The Court’s opinion in Kisor v. Wilkie was eagerly awaited by administrative law experts. It is one skirmish in the ongoing war over deference to agencies. In this case, the issue was whether to overrule the Auer doctrine, which requires courts to defer to an agency’s reasonable interpretation of its own regulations. This doctrine, like its big brother, the Chevron doctrine, has become a target for conservative scholars and judges. The Auer doctrine has obvious relevance to environmental law, where agencies like EPA frequently have to interpret their own regulations in making decisions about permits or enforcement.
Kisor v. Wilkies seems like an unpromising vehicle for a major Supreme Court opinion. The case involves a mundane disputes over the start date for a combat veteran’s claim for compensation for his PTSD. The facts are explained in detail in the lower court opinion. Kisor, the veteran, had filed a previous claim for service related disability. That claim had been denied because at that time he had not been diagnosed with PTSD. He did not appeal that loss. More than a dozen years later, he presented evidence of PTSD, and the government granted the claim on that basis. The question was whether the benefits should be paid retroactively or only starting with his new application.
A regulation allows retroactive benefits if a denial is reconsidered based on “relevant,” newly discovered service records. Retroactive benefits are not provided based on other types of new evidence, such as the new diagnosis of PTSD in Kisor’s case. The newly discovered service record in this case showed that the veteran had been involved in a combat operation, Operation Harvest Moon, a fact that was not disputed by the government anyway. Basically, the service document merely confirmed a fact that was not in dispute, which was that he had been in combat of a kind that might cause PTSD. So the document was relevant in that it related to a fact that had been part of the original proceeding, but not relevant in the sense of offering any basis for thinking that the original decision might have been wrong or even relating to an issue that was contested in the earlier proceeding.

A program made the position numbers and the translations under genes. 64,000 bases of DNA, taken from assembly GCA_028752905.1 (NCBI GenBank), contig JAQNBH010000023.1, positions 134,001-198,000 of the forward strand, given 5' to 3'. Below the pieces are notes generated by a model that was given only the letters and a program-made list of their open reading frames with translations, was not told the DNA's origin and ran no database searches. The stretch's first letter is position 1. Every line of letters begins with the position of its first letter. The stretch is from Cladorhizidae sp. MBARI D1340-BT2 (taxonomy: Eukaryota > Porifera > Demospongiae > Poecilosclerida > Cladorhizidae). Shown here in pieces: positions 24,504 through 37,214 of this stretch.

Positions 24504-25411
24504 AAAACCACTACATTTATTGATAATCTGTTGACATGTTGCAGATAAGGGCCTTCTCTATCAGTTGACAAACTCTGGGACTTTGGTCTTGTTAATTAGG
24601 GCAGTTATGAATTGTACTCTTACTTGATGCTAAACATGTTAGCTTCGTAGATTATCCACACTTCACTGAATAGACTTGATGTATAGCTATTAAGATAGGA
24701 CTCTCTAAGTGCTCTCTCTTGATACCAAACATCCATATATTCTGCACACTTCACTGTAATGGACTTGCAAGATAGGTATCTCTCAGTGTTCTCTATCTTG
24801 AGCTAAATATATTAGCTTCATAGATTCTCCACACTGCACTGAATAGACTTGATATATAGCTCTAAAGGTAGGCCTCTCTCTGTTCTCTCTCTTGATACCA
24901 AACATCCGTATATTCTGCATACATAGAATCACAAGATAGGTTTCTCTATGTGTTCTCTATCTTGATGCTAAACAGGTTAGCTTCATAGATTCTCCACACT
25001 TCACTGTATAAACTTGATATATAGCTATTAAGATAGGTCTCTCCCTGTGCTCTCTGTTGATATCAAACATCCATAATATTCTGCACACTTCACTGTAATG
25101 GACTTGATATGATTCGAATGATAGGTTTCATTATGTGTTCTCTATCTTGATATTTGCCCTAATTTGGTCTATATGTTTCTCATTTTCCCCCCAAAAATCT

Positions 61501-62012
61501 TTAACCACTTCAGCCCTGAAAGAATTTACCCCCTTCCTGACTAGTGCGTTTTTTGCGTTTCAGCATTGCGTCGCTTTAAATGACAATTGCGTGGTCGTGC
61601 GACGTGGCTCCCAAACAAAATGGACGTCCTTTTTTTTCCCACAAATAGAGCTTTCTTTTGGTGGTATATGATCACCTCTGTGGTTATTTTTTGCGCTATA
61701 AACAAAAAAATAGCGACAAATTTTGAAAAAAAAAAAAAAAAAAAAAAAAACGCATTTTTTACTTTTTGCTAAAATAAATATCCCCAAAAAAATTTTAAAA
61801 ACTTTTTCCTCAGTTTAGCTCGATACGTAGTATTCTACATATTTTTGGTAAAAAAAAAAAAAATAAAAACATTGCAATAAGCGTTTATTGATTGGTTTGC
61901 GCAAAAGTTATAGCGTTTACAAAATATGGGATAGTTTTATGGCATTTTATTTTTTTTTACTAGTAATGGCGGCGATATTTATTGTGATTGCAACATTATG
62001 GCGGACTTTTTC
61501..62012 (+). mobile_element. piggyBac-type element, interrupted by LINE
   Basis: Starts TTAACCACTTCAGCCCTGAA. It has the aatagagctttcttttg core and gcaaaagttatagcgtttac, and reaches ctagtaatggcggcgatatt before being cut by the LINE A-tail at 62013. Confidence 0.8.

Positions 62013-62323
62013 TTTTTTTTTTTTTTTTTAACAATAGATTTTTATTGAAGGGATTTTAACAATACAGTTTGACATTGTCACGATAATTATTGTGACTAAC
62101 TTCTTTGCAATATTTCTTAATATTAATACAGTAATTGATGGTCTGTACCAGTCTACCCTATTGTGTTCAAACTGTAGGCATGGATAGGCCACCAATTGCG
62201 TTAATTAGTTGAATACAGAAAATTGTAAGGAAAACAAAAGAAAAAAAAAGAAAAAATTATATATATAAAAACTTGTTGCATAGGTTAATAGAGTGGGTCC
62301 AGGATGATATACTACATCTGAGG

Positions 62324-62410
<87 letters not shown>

The issue then was the circumstances under which newly discovered service documents count as relevant when they do not address the prior basis for rejecting the claim. The government did not argue for a blanket rule requiring such a connection in order to establish the relevance of the document. Instead, it merely argued that on the facts, the new records were not relevant. Deferring to the agency’s interpretation under the Auer doctrine, the lower court rejected the veteran’s argument.
The Supreme Court agreed to hear this case as a vehicle for considering whether to overrule Auer. At oral argument, it seemed clear that there were at least several votes to overrule Auer, and quite possibly five. The liberals, however, seemed to be supportive of Auer. The case received considerable public attention because overruling Auer would be a first step toward overruling the more important Chevron doctrine, which requires deferring to agencies’ interpretations of statutes, not merely interpretations of their own rules.
As it turned out, Auer survived, with Chief Justice Roberts being the swing vote. Justice Kagan wrote the lead opinion on behalf of the four liberal members of the Court. She explained that the Auer doctrine is “rooted in a presumption that Congress intended for courts to defer to agencies when they interpret their own ambiguous rules.” The primary reason is that interpreting regulations often entails understanding their underlying policies and how to apply them. Kagan gives the example of TSA regulations for travelers:
“In most of their applications, terms like “liquids” and “gels” are clear enough. (Traveler checklist: Pretzels OK; water not.) But resolving the uncertain issues—the truffle pâtés or olive tapenades of the world—requires getting in the weeds of the rule’s policy: Why does TSA ban liquids and gels in the first instance? What makes them dangerous? Can a potential hijacker use pâté jars in the same way as soda cans?”